News & Politics

Stupid Bears Can’t Handle a Little Bit of Snow

Why are the pandas inside?

Lame. Screenshot via National Zoo.

Remember when the National Zoo let giant panda cub Bao Bao and her mother, Mei Xiang, play outside after a light snowfall last month? Little Bao Bao rolled around the yard, struggling to stand up and walk two steps. It sure was divisive.

Well, don’t get your hopes up for a repeat today. The National Zoo, which opened at noon today following Monday night’s snowstorm, is putting several of its hairier mammals outside today, but not the pandas.

As of this writing, the mostly sedentary pandas are loafing around their enclosed, artificially heated, indoor habitat, comfortably secure from the elements. What a joke. By the zoo’s own description of the species, giant pandas should be able to handle a bit of snow and cold.

“The temperate forests of central China where giant pandas live receive about 30 to 40 inches of rain and snow a year,” reads the zoo’s page about the pandas. “Charleston, West Virginia—a city with a similar temperate climate—receives about the same amount of rain and snow: an average of 42.5 inches a year.”

The District, by comparison, receives an average of about 55 inches of rain and snow per year. Put those bears outside.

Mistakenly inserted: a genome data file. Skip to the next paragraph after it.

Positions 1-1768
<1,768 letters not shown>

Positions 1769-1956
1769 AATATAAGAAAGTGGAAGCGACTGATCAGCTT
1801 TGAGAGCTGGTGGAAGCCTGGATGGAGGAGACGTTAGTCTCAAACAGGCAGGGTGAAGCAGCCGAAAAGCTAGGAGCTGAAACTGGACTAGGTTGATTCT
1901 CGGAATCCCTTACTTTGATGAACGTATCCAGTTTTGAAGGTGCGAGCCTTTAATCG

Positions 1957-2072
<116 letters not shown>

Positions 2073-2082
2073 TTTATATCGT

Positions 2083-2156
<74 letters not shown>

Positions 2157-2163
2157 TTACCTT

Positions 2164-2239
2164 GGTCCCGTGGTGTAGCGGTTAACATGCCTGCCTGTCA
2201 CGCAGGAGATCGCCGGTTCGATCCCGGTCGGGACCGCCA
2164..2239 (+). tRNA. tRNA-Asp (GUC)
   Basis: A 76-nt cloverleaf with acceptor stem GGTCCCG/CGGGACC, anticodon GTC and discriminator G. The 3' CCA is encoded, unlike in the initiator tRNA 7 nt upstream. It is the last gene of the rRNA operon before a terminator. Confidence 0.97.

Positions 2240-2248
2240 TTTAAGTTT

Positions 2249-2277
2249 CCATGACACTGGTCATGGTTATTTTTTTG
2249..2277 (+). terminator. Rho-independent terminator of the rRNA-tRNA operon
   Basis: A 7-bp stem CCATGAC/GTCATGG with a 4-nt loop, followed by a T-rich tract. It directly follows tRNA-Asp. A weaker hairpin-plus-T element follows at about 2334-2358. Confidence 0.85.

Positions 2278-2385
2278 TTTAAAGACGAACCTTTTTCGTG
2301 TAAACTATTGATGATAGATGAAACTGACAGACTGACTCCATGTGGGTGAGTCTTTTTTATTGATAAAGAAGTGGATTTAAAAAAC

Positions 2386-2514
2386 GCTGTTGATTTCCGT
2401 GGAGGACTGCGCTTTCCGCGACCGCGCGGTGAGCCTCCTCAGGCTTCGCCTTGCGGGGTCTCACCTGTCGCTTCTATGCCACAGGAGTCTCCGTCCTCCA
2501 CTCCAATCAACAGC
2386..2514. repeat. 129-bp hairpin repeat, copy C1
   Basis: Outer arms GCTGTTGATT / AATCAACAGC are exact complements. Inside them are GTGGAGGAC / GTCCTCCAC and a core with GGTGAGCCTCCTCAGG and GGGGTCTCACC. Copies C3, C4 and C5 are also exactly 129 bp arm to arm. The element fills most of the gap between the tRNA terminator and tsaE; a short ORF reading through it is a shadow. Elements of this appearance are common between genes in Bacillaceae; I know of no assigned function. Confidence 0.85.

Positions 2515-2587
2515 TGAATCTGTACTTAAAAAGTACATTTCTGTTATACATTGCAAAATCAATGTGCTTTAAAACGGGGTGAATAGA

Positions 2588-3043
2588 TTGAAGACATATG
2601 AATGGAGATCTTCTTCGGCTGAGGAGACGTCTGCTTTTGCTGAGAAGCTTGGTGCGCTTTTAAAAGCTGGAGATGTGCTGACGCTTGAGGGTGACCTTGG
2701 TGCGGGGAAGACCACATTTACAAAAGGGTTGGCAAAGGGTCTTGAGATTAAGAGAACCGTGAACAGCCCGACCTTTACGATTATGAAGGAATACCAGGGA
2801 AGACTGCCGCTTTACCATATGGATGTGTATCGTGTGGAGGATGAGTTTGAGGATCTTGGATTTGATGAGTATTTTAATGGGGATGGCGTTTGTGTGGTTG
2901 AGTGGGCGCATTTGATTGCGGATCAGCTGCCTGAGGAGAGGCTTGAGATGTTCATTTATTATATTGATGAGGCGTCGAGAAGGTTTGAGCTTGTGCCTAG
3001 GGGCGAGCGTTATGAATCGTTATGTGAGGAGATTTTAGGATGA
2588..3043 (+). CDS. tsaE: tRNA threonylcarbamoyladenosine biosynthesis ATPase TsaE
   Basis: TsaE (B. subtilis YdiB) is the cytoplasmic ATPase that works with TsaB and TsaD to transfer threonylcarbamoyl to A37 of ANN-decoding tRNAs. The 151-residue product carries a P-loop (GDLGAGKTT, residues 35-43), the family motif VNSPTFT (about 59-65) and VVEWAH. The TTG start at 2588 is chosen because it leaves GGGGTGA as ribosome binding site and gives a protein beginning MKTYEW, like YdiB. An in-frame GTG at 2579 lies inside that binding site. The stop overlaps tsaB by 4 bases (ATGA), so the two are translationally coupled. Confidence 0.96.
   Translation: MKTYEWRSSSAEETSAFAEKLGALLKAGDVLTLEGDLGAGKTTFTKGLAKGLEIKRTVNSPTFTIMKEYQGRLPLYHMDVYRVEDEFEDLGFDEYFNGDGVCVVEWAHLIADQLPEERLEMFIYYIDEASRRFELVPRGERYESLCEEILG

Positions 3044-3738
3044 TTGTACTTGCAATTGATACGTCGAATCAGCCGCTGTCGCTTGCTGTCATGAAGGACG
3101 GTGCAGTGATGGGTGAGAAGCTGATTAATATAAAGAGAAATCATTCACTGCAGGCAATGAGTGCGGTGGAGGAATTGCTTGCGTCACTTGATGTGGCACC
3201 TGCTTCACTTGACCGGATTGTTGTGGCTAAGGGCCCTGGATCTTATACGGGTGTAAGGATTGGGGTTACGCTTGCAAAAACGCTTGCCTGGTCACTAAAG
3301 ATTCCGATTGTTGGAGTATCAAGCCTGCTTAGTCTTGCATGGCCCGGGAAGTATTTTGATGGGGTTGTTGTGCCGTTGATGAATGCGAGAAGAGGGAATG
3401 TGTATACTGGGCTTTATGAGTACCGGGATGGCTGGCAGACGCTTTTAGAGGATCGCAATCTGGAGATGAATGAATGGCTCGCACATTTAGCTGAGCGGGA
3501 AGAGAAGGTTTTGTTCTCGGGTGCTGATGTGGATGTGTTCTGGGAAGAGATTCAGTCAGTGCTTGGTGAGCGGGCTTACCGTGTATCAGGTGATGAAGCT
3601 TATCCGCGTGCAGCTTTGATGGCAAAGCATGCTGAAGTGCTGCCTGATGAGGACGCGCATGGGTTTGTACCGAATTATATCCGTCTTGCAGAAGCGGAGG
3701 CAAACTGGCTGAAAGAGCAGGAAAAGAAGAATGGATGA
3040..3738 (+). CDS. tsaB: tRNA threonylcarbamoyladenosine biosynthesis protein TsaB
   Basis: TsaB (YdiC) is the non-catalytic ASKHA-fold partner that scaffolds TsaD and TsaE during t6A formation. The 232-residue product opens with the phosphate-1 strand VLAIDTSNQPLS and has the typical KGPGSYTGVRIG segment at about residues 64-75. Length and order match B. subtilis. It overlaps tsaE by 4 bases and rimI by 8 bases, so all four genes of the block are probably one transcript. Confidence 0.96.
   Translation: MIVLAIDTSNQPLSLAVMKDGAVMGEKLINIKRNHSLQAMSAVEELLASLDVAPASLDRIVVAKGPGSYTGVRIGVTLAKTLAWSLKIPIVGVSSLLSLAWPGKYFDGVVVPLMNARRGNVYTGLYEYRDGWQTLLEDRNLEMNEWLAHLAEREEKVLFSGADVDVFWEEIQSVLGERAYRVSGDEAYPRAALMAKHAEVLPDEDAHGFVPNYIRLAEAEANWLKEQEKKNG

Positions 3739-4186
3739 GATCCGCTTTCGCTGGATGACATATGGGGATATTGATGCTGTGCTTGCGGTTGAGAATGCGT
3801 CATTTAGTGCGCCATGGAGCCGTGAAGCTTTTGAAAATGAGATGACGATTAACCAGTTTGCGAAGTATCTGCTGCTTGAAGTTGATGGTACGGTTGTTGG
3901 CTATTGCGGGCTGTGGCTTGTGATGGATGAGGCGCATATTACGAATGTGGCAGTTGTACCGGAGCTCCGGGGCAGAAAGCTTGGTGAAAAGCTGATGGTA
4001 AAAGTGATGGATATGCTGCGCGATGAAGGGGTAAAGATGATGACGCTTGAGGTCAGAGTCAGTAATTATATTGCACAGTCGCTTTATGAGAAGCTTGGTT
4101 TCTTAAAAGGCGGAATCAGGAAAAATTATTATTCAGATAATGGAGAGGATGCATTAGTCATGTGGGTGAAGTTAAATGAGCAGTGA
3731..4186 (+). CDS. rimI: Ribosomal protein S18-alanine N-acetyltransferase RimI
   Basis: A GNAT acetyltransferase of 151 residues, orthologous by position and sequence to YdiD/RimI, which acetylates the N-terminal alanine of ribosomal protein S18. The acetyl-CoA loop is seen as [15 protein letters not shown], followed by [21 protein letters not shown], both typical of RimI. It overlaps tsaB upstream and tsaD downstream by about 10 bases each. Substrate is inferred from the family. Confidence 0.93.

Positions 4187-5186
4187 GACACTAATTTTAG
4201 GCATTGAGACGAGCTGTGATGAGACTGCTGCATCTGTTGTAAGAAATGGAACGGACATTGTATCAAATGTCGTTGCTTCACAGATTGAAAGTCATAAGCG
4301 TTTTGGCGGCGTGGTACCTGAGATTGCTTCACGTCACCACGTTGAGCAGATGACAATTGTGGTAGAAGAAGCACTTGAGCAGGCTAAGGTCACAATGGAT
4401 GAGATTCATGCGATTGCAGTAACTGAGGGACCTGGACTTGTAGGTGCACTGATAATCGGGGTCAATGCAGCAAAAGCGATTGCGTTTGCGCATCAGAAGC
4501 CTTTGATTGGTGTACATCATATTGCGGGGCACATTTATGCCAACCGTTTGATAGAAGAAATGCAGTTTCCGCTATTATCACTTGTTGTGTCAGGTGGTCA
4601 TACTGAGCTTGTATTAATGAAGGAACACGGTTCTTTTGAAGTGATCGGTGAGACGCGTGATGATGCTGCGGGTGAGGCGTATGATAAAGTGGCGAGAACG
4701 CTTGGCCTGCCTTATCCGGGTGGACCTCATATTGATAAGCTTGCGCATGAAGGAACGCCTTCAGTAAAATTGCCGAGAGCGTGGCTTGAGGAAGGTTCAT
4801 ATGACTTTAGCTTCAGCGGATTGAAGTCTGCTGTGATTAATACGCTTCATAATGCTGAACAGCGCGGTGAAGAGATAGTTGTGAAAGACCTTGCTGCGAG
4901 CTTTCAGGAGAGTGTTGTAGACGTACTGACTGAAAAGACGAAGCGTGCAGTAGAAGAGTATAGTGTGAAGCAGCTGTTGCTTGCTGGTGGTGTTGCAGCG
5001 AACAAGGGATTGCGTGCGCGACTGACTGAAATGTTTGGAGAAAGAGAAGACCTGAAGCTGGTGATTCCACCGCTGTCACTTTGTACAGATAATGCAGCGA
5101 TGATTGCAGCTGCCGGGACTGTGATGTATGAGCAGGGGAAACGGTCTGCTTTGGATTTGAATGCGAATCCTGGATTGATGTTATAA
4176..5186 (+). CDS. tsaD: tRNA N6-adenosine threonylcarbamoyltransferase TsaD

UPDATE, 3:48 PM: Some panda aficionados might suggest that Bao Bao and her ilk meandered into the snow this morning, with the moment being captured on the panda-cam. But that was when the zoo was still clearing out from last night’s snowfall and there were no humans around to see the pandas do what they were born to do: roll around in the snow. Where were the pandas when we needed them? Panda-cam? More like panda-scam, amirite?

Find Benjamin Freed on Twitter at @brfreed.

Staff Writer

Benjamin Freed joined Washingtonian in August 2013 and covers politics, business, and media. He was previously the editor of DCist and has also written for Washington City Paper, the New York Times, the New Republic, Slate, and BuzzFeed. He lives in Adams Morgan.